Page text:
This program is certainly not all about technique; it’s about emotion, expression, honest art, musical interpretation, working with live Arab musicians, knowing belly dance history, honoring our teachers, taking pride in our selves and our bodies and our creative work.  Here’s another analogy: The technique is the foundation of a building.  If you want to create a beautiful Victorian mansion, complete with intricate wood details and turrets and spires, you’ll still need a foundation.  You still need that foundation to be strong and well-built, otherwise the house will fall or collapse.  You also need trained artisans to carve the wood that decorates that mansion, artisans who have trained for years in their craft.  This format will give you one of the best foundations in the belly dance world, and it will also help you become a trained artisan through emotional and creative training.  (And might I also add that in merely six months of intense training at the Suhaila Salimpour School of Dance, I have lost nearly 7% of my body weight?)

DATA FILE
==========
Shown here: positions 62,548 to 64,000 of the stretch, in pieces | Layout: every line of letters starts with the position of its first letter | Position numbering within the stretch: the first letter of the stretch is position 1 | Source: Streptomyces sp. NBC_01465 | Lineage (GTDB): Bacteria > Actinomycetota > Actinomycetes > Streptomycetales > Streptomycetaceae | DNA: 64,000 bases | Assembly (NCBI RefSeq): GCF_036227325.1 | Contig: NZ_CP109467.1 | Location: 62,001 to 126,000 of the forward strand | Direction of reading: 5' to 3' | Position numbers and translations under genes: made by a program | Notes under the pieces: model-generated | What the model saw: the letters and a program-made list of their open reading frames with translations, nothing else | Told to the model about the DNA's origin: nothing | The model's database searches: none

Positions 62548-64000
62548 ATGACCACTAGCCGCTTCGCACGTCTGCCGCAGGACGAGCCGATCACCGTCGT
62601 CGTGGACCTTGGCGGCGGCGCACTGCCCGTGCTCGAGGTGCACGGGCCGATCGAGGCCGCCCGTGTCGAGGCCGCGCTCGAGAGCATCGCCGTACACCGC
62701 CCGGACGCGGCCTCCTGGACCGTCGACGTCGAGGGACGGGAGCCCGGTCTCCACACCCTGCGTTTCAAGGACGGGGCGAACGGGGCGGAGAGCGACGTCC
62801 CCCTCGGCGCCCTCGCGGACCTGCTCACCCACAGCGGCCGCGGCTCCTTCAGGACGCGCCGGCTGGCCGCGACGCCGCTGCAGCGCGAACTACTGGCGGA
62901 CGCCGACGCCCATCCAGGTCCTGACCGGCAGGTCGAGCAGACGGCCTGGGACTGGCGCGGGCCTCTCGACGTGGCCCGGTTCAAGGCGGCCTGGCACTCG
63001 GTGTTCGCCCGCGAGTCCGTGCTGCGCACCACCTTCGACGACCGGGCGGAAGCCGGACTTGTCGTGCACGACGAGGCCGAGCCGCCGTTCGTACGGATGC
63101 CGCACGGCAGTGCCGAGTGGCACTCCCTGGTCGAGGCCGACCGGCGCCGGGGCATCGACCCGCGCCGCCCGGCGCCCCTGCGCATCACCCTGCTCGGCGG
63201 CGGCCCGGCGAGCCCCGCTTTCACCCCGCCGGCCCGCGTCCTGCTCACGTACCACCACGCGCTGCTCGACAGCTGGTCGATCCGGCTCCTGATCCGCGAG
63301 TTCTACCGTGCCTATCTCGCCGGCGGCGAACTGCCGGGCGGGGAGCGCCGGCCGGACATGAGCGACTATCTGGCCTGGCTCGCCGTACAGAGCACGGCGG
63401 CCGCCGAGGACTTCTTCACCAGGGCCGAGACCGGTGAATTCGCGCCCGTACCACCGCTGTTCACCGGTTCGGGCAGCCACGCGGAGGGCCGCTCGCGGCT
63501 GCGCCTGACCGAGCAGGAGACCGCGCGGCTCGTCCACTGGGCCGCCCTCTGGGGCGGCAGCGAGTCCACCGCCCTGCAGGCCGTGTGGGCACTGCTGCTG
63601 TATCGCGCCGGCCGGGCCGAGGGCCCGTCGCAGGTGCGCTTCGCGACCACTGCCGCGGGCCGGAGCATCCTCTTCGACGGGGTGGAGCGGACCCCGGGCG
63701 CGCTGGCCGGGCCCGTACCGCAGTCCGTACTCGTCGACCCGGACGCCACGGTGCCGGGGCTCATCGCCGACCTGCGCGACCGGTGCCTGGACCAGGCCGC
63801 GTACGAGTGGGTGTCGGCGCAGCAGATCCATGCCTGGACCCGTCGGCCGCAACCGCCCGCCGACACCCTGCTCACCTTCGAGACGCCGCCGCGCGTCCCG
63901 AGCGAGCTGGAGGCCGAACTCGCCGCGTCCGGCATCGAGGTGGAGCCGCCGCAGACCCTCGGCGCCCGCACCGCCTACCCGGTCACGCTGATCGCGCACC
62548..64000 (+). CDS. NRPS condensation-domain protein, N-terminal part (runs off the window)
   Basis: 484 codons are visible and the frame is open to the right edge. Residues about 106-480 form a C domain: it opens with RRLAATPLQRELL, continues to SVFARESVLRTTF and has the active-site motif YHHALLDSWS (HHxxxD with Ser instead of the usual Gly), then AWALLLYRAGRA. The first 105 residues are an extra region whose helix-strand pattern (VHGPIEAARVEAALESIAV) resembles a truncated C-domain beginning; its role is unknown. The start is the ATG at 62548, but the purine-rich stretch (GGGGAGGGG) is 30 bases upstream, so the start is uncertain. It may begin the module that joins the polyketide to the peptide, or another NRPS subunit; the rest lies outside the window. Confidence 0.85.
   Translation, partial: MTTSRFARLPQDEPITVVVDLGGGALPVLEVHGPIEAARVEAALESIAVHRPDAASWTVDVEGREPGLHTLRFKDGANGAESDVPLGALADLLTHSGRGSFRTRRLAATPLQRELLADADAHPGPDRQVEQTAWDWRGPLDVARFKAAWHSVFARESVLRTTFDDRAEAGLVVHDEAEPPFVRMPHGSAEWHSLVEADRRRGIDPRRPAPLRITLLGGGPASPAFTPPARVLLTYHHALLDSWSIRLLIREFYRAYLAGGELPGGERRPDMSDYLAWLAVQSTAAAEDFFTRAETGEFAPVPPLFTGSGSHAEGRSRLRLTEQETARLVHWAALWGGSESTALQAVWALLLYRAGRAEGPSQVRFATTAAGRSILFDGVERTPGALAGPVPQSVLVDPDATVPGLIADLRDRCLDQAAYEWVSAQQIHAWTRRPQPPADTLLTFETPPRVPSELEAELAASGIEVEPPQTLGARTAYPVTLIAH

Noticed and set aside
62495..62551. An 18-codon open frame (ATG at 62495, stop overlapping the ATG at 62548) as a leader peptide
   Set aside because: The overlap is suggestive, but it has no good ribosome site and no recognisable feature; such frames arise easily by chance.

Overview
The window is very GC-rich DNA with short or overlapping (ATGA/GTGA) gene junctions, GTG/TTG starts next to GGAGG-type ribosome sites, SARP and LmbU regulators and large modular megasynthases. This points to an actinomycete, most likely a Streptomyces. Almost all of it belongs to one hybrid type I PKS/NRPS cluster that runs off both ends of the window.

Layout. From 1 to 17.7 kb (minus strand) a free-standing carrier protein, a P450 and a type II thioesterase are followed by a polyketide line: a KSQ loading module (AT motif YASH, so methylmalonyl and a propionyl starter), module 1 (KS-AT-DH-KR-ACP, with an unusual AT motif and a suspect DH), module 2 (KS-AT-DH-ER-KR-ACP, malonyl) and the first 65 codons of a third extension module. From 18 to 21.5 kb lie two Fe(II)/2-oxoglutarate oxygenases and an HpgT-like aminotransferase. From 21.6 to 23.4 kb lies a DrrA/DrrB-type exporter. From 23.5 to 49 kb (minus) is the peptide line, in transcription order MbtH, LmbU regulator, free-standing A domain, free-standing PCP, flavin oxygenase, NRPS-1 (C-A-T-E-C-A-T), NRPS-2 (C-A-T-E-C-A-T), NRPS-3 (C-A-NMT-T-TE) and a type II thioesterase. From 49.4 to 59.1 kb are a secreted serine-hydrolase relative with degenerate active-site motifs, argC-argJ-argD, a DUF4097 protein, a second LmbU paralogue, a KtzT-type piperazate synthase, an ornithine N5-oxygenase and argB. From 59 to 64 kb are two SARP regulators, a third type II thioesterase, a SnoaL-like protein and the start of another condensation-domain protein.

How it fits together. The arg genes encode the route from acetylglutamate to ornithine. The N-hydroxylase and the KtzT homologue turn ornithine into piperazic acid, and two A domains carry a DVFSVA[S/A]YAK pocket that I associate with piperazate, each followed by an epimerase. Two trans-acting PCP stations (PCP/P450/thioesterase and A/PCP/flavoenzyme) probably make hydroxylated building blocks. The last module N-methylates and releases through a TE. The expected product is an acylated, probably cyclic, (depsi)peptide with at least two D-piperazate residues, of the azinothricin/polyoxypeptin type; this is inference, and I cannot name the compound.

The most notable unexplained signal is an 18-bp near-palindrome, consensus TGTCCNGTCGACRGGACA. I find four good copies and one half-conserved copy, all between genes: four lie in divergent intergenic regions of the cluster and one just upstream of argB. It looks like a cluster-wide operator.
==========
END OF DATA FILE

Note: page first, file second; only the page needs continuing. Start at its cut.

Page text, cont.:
Most importantly, though, this format prevents me from being stuck, stagnant, and it keeps me honest about my work as an artist. I am absolutely never bored with my training or my practice.  It also keeps me working, and my work is never done.

I do hope that dancers curious about the format come out to a Multi-Level Weeklong Workshop here in California, because that is the absolute best way to get a sampler of what the Suhaila (and Jamila) Salimpour Format is all about and how it can help dancers push themselves technically and artistically.  I understand that this format might not be for everyone.  I respect dancers who choose their own paths in this dance that are not Suhaila’s format, but I do believe that it makes incredible dancers out of those who pursue it.  Now, do I think I’m an incredible dancer?  Maybe if I work hard enough.  Maybe.


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I completely agree. Although, being one of those people who posted on certifications for professionals and instructors, it also weeds out the “home grown” dancers who call themselves “pros” but who learned by watching DVDs.

It would also be good if most cert programs (I know Suhaila is hard-core at any level) would actually fail people. As someone from Chicago, I certainly understand the policy of “pay to play” which is what most of those certification programs are. The only other cert program that I know has failed attendees is Hadia. I wish someone would bring Suhaila to Chicago to do a Level 1 cert program. I’d be all over it.